One of the most significant discoveries in the scientific study of human memory is that memory is not unitary. This was noted by William James over a hundred years ago when he spoke of primary and secondary memory. In the 21st century, primary and secondary memory are referred to as short-term or working memory and long-term memory, respectively. More recently, within the past fifty years, important discoveries have led to the fractionation of long-term memory into various systems, processes, and states of awareness. The focus of the present review is the distinction between implicit and explicit memory. When most people think about long-term memory, they think about explicit memory: memory that requires effort to retrieve and is retrieved consciously (e.g., “What did you do this past weekend?”). Implicit memory, on the other hand, reflects transfer from past experiences to the present moment in the absence of either effortful retrieval or conscious awareness; often the experiences prime present performance automatically and without awareness, such as when a musician plays a well-practiced piece of music.
Many books have been written on the topics of implicit and explicit memory. Schacter 1996 and Schacter 2001 are two popular nonfiction titles on implicit and explicit memory. Undergraduate texts by Neath and Surprenant 2003 and Eichenbaum 2008 introduce various aspects of memory, including implicit and explicit memory. The edited volumes by Lewandowsky, et al. 1989 and Marsolek and Bowers 2003 focus on implicit memory, whereas the edited volumes by Roediger and Craik 1989 and Tulving and Craik 2000 cover memory broadly. Finally, Tulving 1983 describes in detail the theory of episodic memory, the memory system hypothesized to underlie explicit memory. Together, these volumes present a comprehensive overview of implicit and explicit memory.
Eichenbaum, H. 2008. Learning & memory. New York: W. W. Norton.
This textbook presents an interdisciplinary introduction to conscious (episodic/semantic) and unconscious (implicit/procedural) forms of memory based on contemporary human and non-human animal research.
Lewandowsky, S., J. C. Dunn, and K. Kirsner. 1989. Implicit memory: Theoretical issues. Hillsdale, NJ: Lawrence Erlbaum.
This edited volume, based on proceedings of a conference on implicit memory, contains articles that consider the characteristics of implicit memories, the nature of their underlying representations, and theories and models to account for implicit memories.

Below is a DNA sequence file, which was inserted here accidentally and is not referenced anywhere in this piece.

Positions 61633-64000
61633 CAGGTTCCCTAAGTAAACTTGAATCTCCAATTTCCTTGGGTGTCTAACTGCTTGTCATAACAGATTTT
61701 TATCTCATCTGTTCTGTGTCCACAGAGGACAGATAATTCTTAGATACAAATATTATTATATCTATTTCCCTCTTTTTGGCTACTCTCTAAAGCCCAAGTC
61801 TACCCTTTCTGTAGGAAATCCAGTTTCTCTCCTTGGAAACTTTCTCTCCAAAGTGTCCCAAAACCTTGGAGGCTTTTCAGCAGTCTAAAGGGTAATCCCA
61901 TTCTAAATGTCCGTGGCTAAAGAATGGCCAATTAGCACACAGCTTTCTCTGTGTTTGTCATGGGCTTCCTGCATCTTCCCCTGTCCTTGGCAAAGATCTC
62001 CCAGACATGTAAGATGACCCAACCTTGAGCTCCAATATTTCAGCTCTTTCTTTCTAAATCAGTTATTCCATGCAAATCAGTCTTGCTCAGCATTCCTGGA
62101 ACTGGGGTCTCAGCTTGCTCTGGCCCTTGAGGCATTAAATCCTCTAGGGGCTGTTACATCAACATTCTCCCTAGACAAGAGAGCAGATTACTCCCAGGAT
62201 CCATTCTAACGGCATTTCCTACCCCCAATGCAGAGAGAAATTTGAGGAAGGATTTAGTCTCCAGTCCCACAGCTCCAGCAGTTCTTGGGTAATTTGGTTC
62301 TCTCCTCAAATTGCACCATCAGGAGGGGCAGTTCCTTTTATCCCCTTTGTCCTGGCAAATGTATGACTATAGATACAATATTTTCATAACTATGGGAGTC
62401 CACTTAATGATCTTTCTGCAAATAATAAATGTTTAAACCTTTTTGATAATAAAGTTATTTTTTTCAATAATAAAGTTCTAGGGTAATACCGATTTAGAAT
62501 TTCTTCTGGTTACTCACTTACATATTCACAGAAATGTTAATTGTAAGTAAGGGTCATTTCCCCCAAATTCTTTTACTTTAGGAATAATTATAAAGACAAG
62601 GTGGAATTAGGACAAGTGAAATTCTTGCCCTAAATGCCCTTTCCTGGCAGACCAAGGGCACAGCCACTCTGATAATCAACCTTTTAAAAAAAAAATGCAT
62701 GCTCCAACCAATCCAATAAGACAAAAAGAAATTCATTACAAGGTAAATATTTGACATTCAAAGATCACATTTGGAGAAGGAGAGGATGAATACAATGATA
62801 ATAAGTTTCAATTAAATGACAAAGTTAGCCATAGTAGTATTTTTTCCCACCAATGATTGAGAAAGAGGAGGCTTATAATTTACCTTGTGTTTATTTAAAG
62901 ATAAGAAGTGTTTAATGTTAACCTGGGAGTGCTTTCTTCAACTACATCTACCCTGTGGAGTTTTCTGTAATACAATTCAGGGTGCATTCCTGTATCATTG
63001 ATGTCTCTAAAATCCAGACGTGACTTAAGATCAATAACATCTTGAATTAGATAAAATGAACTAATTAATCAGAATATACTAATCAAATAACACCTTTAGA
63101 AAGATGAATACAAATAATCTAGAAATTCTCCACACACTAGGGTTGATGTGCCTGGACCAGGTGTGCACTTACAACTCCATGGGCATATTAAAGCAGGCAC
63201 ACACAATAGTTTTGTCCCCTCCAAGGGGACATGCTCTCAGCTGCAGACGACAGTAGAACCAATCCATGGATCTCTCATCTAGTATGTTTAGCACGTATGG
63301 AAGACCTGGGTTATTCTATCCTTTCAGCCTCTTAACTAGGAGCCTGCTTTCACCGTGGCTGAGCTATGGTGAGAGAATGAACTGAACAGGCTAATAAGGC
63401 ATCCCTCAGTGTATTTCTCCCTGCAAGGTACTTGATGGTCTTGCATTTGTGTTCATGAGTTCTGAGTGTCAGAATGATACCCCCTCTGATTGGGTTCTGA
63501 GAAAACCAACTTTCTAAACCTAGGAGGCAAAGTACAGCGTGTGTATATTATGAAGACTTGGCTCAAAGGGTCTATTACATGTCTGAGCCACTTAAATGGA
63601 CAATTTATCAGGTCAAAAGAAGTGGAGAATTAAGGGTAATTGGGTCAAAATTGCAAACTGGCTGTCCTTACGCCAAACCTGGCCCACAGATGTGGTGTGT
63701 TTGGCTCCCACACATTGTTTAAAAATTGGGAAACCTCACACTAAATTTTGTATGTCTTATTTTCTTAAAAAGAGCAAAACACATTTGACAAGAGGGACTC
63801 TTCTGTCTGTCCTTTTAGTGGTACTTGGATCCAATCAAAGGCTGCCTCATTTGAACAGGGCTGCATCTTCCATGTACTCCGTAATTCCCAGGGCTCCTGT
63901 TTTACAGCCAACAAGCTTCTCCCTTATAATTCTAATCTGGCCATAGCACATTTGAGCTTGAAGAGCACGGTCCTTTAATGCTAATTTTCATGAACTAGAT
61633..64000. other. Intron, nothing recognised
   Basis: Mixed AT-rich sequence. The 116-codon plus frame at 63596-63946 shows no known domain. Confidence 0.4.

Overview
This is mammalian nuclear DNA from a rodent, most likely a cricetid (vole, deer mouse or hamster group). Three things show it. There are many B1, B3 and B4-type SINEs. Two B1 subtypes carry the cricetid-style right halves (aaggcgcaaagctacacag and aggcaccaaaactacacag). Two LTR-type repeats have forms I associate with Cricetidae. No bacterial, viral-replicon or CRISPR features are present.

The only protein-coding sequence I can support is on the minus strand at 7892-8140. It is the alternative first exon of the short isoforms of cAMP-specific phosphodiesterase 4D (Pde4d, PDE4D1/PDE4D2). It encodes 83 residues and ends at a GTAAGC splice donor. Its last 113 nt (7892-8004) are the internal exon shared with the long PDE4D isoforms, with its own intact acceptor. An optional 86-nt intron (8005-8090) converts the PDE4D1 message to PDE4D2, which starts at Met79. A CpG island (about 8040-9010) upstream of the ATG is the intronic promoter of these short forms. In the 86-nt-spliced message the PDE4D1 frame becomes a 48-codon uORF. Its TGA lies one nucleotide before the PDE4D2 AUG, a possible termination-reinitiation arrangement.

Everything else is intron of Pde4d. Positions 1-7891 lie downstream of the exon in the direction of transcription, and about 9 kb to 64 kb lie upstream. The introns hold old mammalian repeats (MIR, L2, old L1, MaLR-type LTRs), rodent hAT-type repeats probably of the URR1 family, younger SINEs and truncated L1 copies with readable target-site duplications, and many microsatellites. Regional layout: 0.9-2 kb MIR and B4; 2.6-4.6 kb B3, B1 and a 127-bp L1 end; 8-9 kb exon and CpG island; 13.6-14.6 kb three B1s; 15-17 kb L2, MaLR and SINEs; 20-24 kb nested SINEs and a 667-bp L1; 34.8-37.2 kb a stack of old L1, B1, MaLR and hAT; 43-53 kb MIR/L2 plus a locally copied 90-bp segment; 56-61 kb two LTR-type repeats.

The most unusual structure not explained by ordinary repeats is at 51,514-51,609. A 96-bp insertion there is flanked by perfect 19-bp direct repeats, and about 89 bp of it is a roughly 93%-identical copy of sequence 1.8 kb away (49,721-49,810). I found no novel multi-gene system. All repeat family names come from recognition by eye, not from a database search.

Marsolek, C. J., and J. S. Bowers. 2003. Rethinking implicit memory. Oxford: Oxford Univ. Press.
This edited volume presents a more quantitative-theoretical perspective on implicit memory, focusing on priming within the context of word and object recognition and explicitly contrasting the memory systems and processing views.
Neath, I., and A. e. M. Surprenant. 2003. Human memory: An introduction to research, data, and theory. Belmont, CA: Thomson/Wadsworth.
This textbook presents a comprehensive overview of topics in human memory with a focus toward processing theories of memory.
Roediger, H. L., III, and F. I. M. Craik. 1989. Varieties of memory and consciousness: Essays in honour of Endel Tulving. Hillsdale, NJ: Lawrence Erlbaum.
This Festschrift broadly covers topics in explicit and implicit memory, including several important chapters discussing the relation and dissociations between these two forms of memory.
Schacter, D. L. 1996. Searching for memory: The brain, the mind, and the past. New York: Basic Books.
A popular book by one of the leading memory researchers. Presents an accessible introduction to to the topic of explicit and implicit memory.
Schacter, D. L. 2001. The seven sins of memory: How the mind forgets and remembers. Boston: Houghton Mifflin.
Another popular book on human memory targeting a general audience. Presents research on memory from the perspective of seven “sins”—or failings—of everyday memory.
Tulving, E. 1983. Elements of episodic memory. New York: Oxford Univ. Press.
This book is by one of the preeminent experts on human memory. Tulving discusses the distinction between episodic and semantic memory and presents research on encoding and retrieval of memories.
Tulving, E., and F. I. M. Craik. 2000. The Oxford handbook of memory. Oxford and New York: Oxford Univ. Press.
The chapters in this handbook of memory present a comprehensive overview of memory as studied in the laboratory as well as in naturalistic environment. Several chapters also discuss the neurobiology of memory as well as theories to account for different types of memory.
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